Friday, May 28, 2010

1939 New York World's Fair - Postcard Friendship Friday

Another postcard from the group I found at Goodwill sometime back.

It depicts the US Steel building at the 1939 New York World's Fair.

The back reads as follows: "A striking architectural feature of this 66-foot high stainless steel building is the use of the structural steel members on the exterior as a basic element of design. These members, weighing 350 tons and meeting 72 feet above the ground, painted blue, conceal lights which are directed against the polished dome at night. Visitors will see a dramatic presentation of the world of tomorrow which steel helped to build. Design was by Walter Derwin Teague. Architects York and Sawyer."

I tried to get more information on the fate of this building ... whether it still stands or not ... but the only information I could find said that most of the metal buildings built for the 1939 New York World's Fair were dismantled upon completion of the fair, and made into bullets and other items to be used by the military during WWII.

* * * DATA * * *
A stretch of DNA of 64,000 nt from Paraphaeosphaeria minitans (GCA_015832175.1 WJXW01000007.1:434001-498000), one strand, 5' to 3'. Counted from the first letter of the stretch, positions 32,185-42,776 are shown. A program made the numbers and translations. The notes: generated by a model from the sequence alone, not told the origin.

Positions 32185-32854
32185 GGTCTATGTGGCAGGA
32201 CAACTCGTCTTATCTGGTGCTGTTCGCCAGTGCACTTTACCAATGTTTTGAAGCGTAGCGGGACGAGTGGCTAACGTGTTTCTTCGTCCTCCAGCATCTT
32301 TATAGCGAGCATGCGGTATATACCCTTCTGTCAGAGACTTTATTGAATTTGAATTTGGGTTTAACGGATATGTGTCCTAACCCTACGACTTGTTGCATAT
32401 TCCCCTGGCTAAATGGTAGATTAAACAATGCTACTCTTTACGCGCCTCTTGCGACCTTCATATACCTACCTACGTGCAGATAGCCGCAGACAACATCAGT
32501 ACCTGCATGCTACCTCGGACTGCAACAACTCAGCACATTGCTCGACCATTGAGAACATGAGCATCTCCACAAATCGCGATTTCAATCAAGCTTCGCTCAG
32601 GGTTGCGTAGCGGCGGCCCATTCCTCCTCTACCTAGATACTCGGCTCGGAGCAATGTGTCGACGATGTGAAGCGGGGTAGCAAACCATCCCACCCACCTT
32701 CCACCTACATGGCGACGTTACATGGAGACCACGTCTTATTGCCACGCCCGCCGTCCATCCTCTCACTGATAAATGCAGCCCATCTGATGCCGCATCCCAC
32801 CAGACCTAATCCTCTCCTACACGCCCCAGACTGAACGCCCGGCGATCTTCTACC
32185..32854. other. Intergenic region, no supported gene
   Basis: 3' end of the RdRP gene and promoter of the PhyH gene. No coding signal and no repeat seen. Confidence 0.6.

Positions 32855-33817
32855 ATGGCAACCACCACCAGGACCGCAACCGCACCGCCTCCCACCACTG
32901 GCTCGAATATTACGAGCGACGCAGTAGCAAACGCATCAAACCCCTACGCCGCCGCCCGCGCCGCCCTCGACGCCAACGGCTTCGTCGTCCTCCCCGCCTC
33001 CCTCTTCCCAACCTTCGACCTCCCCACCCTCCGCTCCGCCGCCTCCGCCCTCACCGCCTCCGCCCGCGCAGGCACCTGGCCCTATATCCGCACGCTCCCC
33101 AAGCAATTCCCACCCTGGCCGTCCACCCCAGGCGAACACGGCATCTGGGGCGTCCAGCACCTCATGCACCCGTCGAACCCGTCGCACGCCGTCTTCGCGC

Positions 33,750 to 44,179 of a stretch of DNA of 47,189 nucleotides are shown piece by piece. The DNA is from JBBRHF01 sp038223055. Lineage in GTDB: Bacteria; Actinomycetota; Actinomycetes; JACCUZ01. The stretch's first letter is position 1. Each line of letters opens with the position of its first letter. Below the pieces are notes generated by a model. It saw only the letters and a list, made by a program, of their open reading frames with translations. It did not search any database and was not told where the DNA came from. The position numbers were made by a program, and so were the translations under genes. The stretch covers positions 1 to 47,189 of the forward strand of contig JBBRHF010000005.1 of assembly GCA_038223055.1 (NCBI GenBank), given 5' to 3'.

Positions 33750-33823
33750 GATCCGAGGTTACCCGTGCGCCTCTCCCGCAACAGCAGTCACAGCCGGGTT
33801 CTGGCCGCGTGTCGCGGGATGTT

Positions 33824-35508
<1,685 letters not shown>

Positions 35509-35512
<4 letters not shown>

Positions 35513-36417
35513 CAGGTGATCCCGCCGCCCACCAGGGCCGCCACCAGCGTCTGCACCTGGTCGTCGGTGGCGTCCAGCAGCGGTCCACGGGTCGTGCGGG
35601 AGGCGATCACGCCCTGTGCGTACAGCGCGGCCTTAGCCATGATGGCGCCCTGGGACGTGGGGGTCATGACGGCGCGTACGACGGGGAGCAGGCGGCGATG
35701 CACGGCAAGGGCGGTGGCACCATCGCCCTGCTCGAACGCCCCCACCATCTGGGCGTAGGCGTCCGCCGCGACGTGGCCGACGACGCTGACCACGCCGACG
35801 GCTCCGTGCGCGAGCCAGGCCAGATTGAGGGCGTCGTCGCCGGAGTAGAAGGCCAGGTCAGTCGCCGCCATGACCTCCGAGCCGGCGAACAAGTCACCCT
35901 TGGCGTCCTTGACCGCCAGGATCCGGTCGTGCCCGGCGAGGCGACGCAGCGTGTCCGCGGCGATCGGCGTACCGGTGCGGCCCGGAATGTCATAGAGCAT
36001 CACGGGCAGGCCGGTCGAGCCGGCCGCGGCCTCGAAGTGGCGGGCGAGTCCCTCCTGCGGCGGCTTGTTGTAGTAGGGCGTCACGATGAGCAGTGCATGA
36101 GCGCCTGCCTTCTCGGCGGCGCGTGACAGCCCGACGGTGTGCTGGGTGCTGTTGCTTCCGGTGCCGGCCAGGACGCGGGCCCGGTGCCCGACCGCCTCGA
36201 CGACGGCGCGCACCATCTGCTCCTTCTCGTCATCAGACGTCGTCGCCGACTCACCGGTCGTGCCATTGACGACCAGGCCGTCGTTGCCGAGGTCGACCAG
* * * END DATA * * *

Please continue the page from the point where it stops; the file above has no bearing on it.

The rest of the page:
If anyone has further information about this building, please let me know!

To see postcards from around the world, please visit Beth's blog - The Best Hearts Are Crunchy. Beth is host of "Postcard Friendship Friday". Come join in the fun!


  1. Really! Can you imagine how many bullets that building would have made. Too bad it's not standing today-what a spectacular building. Not long after this postcard was printed WW2 started. Probably where the bullets went.

    Wonderful postcard! I can't believe someone would have given it to the Goodwill! To our benefit, though--because you are sharing it here!

    Happy PFF!

  2. That's a spectacular building.

  3. Thanks for posting this. I have a more common view of the Trylon and Sphere from the '39 Fair.

  4. Amazing they would put up a building like this then dismantle it!

  5. This was some building for back then. I had a friend that worked at the fair. I agree it is a shame they dismantled this building.